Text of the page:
How Nintendo DS Works

DS Features

Screen shot of Animal Crossing DS
Screen shot of Animal Crossing DS
Photo courtesy Nintendo of America, Inc.

In creating the DS, Nintendo was aiming for a vehicle that allowed developers to do some exciting things never before seen in video gaming, let alone handheld gaming. Enter the two screens. Demos for the DS showed how some of those developers chose to navigate the new territory. Some games gave two completely different perspectives on the on-screen action, while others used the second screen to display gaming peripherals like maps, menus and object inventories.

What Nintendo hopes is the most innovative aspect about the two screens, though, is that they allow for an entirely new input system in video gaming. For all of its dazzling innovations, video games are essentially still controlled by pushing (and pushing and pushing) buttons. With the DS touch screen, there is an entirely new world of controls that are now possible for gamers. At E3, some of the most lauded demos for the DS allowed gamers the ability to draw their way through a game, control characters through touch or use the stylus to "carve" objects onscreen to create digital sculpture.

Screen shot of Metroid Prime: Hunters Screen shot of Metroid Prime: Hunters
Screen shot of Metroid Prime: Hunters
Photo courtesy Nintendo of America, Inc.

And it's not strictly for gaming. Also on deck are applications that allow players to write messages, utilize an onscreen keyboard and send and receive text messages during game play.


In addition to the touch screen, the DS also allows for voice or sound input into the game. Yes, that's right: New video games could not only interpret button pushing and screen tracing, but also claps, shouts or screams. Developers can create games where players would control characters through voice recognition, but that's not all. The microphone also allows gamers to chat wirelessly with each other, a feature popularized by programs like Xbox Live.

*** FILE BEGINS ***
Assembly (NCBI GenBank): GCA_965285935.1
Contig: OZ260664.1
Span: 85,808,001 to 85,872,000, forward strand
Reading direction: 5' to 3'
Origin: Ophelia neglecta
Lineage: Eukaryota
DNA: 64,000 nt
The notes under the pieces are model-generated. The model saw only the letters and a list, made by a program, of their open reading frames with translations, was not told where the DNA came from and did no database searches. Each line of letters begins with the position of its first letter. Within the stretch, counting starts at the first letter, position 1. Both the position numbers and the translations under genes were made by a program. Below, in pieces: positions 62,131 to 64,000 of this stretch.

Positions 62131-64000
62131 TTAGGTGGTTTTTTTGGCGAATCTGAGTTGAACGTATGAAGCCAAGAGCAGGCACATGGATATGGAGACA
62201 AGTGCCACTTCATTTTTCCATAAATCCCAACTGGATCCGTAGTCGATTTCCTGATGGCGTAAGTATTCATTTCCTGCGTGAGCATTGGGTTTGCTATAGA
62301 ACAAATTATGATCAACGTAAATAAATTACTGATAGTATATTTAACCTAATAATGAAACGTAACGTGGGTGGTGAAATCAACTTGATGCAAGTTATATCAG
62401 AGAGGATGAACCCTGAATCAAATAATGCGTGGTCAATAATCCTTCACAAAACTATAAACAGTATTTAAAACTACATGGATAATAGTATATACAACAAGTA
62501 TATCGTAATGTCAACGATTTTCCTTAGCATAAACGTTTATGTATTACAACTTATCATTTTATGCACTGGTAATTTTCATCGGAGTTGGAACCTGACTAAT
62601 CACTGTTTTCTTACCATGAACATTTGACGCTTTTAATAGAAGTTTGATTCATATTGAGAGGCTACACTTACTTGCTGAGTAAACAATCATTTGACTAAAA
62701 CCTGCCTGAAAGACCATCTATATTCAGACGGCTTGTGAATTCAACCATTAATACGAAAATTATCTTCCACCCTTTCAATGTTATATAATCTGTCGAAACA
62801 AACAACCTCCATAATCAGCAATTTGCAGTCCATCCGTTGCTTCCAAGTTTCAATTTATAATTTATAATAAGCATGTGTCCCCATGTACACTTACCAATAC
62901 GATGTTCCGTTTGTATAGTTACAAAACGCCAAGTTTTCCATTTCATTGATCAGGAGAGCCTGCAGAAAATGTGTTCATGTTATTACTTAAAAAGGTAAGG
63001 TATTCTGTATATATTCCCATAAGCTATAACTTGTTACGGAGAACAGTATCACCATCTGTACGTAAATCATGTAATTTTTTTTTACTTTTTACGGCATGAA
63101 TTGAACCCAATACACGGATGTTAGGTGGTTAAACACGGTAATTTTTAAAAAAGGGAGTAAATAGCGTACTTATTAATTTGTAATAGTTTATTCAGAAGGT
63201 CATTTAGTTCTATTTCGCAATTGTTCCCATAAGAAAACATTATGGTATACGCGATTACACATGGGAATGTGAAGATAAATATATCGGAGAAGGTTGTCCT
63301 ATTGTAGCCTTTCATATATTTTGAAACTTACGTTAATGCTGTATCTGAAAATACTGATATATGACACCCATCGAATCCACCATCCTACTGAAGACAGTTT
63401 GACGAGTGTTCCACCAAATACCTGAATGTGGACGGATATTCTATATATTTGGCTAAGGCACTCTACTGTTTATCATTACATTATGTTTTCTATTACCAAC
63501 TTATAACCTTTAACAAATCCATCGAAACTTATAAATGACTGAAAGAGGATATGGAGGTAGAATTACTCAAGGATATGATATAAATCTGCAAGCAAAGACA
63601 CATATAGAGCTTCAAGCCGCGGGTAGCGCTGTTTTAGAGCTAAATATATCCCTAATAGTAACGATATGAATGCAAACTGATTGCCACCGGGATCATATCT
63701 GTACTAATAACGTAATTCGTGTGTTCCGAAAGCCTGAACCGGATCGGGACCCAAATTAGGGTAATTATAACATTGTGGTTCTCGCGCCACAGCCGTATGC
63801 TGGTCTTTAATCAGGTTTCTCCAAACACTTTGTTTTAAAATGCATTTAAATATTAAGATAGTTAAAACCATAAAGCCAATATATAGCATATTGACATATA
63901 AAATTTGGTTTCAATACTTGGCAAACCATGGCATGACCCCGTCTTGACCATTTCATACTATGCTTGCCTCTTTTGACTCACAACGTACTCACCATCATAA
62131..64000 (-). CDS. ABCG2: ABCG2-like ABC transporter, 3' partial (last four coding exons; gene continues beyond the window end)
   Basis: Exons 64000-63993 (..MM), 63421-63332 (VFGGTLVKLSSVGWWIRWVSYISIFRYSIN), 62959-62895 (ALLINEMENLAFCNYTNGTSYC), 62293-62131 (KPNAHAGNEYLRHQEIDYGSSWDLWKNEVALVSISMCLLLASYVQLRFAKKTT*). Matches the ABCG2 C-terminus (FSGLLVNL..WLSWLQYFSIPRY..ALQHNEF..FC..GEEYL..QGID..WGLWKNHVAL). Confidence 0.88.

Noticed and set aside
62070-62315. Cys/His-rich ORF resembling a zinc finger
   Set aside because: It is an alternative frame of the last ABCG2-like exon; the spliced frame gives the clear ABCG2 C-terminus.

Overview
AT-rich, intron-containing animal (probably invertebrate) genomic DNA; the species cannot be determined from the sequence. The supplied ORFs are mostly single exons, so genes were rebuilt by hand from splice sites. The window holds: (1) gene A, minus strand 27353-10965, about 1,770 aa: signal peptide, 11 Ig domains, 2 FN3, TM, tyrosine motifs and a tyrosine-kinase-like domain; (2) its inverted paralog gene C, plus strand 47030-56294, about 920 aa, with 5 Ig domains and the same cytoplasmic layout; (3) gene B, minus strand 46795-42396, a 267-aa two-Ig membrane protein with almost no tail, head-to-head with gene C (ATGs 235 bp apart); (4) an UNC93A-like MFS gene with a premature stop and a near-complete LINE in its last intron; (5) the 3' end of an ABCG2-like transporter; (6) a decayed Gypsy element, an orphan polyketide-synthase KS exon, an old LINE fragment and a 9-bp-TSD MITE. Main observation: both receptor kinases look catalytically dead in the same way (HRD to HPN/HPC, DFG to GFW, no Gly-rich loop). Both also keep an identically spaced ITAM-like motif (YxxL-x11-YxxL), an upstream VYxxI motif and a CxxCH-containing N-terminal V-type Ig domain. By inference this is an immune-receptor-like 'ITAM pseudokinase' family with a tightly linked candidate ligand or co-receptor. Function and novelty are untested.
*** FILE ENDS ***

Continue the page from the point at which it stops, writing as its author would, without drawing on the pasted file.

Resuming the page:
The DS also features wireless technology for connecting gamers to one another and the Internet. Many thought that Nintendo would install Bluetooth technology in the DS, but it opted for the stronger and wider range of IEEE 802.11.

Nintendo also looked to Xbox Live and its mega hit "Halo" for inspiration in allowing the DS to connect gamers to one another. Up to 16 people can play each other on the DS, and with a wireless LAN connection, that number could increase indefinitely. Add in the possibility of multiple players engaging in game sharing (using only one cartridge to allow many people to play the game), and you can see why some people in the video game industry are very excited about the handheld with two heads.

Tech Specs

Prior to release, Nintendo was extremely tight-lipped about the exact specifications of the DS for fear that a competitor might try and beat it to the market. Now that it's out, the company lists these specs:

  • Size (closed): DS - 5.85" wide / 3.33" long / 1.13" tall; DS Lite - 5.24" wide / 2.91" long / 0.85" tall
  • Weight: DS - 275 grams; DS Lite - 218 grams
  • Upper Screen: Backlit, 3-inch, semitransparent reflective TFT color LCD with 256x192 pixel resolution and .24 mm dot pitch
  • Touch Screen: Same as upper screen, but with transparant analog touch screen
  • Brightness: DS - two settings; DS Lite - four settings
  • Color: Capable of displaying 260,000 colors
  • Wireless Communication: IEEE 802.11 and Nintendo's proprietary format; wireless range is 30 to 100 feet, depending on circumstances; multiple users can play multiplayer games using just one DS game card
  • Controls: Touch screen, embedded microphone for voice recognition, A/B/X/Y face buttons, plus control pad, L/R shoulder buttons, Start and Select buttons
  • Input/Output: Ports for both Nintendo DS game cards and Game Boy Advance Game Paks, terminals for stereo headphones and microphone
  • Other Features: Embedded PictoChat software that allows up to 16 users to chat at once; embedded real-time clock; date, time and alarm; touch-screen calibration
  • CPUs: One ARM9 and one ARM7
  • Sound: Stereo speakers providing virtual surround sound, depending on the software
  • Battery: Lithium ion battery delivering six to 10 hours of play on a four-hour charge, depending on use; power-saving sleep mode; AC adapter
  • Languages: English, Japanese, Spanish, French, German, Italian
  • Color: DS - Silver and black; DS Lite - White

Source: Nintendo